And just when I thought that instead of the real Icarus I would be left forever to be looking at Icarus’ shadow, the unexpected happened. It was a leave that had him completely changed. He was suddenly vigorous and full of some newly found faith. He started to use his sketchbook – which I had hardly seen him do before, in spite of my encouragement – and talk about how he needed to survive the goddamn war. It looked like Icarus had grown his wings back.
It was a joy to see him grow so strong, even powerful. It was a joy to see him restore his faith in himself and his life. It occurred to me that just by looking at him during those days I became closer to him; unconsciously, perhaps even involuntarily, he shared with me his newest vision of the world. I could see it in the way his eyes lit up time and again, when something random around us brought back a memory of the one he had left back there, but was going to return to soon. I knew it by the gorgeously wide smiles he spontaneously flashed with his huge gleaming teeth every once in a while, even though before I would have had difficulties telling precisely what his teeth even looked like. And they were definitely not something you would easily overlook, not at all. It was just that before he had hardly even shown them at all.
E. was a man full of surprises, especially those based on contradictions. A walking riddle, one might say. There was this red hot passion underneath his cool. There was sensitivity and sympathy underneath his bitter, blasé indifference. He turned out to have heard every word you said, even though he always pretended not to listen. He turned out to remember exactly what you meant and what you were about, even though he always pretended not to care. You wanted to know him, and you wanted him to know you. It was like he inspired you, or should I say provoked you, to follow him in his quest for the sun.
Whatever he considered his sun at the time and whatever attracted him to that sun so much, I do not know. I am not certain if he himself knew that, either. I believe that throughout his lifetime he had had encountered – or imagined, or made up – a number of suns. To put this differently, his suns may have varied, and at times merged with each other. To be free. To be recognized and acclaimed. To share his vision of what was beautiful and true, and to have that vision acknowledged. To be accepted. To belong. To be loved.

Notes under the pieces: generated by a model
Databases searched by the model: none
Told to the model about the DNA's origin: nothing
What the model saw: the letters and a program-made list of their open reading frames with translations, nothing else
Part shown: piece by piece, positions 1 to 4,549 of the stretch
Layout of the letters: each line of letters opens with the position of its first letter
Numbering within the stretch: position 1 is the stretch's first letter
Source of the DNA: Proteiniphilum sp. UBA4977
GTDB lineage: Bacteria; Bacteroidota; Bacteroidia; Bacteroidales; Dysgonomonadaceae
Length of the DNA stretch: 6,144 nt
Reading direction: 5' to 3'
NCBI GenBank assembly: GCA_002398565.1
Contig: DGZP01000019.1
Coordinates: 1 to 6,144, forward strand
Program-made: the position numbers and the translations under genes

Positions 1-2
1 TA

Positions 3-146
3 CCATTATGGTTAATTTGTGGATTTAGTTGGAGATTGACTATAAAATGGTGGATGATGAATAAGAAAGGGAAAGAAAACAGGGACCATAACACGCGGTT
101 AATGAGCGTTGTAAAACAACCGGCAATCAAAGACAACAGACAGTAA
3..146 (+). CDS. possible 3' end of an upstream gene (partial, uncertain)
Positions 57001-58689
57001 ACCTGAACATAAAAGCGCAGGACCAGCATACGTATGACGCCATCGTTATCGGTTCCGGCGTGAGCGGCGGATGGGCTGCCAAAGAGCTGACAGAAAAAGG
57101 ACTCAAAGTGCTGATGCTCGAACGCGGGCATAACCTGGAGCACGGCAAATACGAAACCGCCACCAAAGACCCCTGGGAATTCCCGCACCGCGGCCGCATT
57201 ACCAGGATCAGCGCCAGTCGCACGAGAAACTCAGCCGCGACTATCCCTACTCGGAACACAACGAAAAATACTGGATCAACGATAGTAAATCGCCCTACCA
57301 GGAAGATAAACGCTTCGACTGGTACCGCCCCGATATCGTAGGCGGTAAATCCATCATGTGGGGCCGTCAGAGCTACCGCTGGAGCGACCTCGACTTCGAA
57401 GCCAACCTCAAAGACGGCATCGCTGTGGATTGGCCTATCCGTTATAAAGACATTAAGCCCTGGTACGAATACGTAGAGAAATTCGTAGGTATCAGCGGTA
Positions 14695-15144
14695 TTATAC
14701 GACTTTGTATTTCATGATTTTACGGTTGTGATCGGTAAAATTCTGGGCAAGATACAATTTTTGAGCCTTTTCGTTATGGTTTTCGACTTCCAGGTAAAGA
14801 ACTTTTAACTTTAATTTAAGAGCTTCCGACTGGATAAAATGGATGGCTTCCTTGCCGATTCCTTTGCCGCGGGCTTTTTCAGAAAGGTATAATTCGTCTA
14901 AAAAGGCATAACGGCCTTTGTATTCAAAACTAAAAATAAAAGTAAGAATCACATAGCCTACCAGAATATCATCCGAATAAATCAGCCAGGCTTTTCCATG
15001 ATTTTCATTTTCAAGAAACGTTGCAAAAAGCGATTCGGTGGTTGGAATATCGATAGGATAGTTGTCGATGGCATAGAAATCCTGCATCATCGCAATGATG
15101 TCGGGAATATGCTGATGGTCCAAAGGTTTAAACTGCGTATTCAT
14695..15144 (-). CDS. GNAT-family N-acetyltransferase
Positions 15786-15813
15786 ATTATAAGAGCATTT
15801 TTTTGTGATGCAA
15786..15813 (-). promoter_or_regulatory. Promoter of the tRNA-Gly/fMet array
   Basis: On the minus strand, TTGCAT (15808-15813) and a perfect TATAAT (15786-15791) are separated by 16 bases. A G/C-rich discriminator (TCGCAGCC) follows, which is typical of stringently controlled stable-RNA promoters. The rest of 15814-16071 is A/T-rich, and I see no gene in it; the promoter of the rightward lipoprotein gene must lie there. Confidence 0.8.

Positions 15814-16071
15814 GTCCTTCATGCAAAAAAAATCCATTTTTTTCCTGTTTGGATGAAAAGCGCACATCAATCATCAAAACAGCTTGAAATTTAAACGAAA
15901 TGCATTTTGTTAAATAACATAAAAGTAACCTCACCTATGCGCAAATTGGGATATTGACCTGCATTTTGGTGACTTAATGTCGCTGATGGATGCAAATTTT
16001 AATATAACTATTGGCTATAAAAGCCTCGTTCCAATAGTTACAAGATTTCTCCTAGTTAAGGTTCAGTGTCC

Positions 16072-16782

What I found rather peculiar about him was that he reportedly did not feel the cold. This is what he argued on those hopeless fall nights when heavy raindrops struck fiercely against our tent and the wind moaned with rage, breaking right into under our blankets with its chilly waves. E. may have looked freezing, his hands may have felt like ice, but his body indeed never let out a single shiver, an almost unbelievable sight when compared to my constantly clattering teeth. He insisted that he was resistant to the cold altogether, because he could not feel it. My opinion was different. Just because you do not feel the cold, it does not mean that you are not cold , was what I would tell him time and again.
And maybe that was exactly the reason why he was searching and yearning for his sun so desperately.
In his mind, in his consciousness, he may have not allowed himself to feel the cold. He may have perceived it as an unwanted weakness, as if feeling vulnerable, even if just a little, would necessarily mean exposing himself to pain and abuse. However, outside his mind, deep within himself, he never ceased his longing for what he had been missing the most: his private sun, his own source of warmth and colour, a reason to stay strong and beat the odds.
He saved my life. Literally, on the battlefield. He remembered me saying I could not imagine myself taking some other man’s life, so the first time that we found ourselves in the centre of the action, he took great lengths to substitute me in killing the enemies who were coming to get me. He knew how hesitant and inhibited I was about the very idea of putting anyone – somebody’s son, father, brother, husband, lover, friend – to death for the sake of my own survival, and so he ended up as the one taking care of my own survival instead. He knew that if he had left me to my own devices, I would have been as good as dead, probably still trying to decide if there really was no way to avoid all this while an enemy was piercing me with his bayonet. And for some reason, E. chose to lighten my burden and to carry my share of kills on his shoulders. Not because he was blood-thirsty, or hungry for some kind of wartime glory. It was a sheer act of kindness. A selfless gift that touched me deep inside and, I reckon, changed me permanently.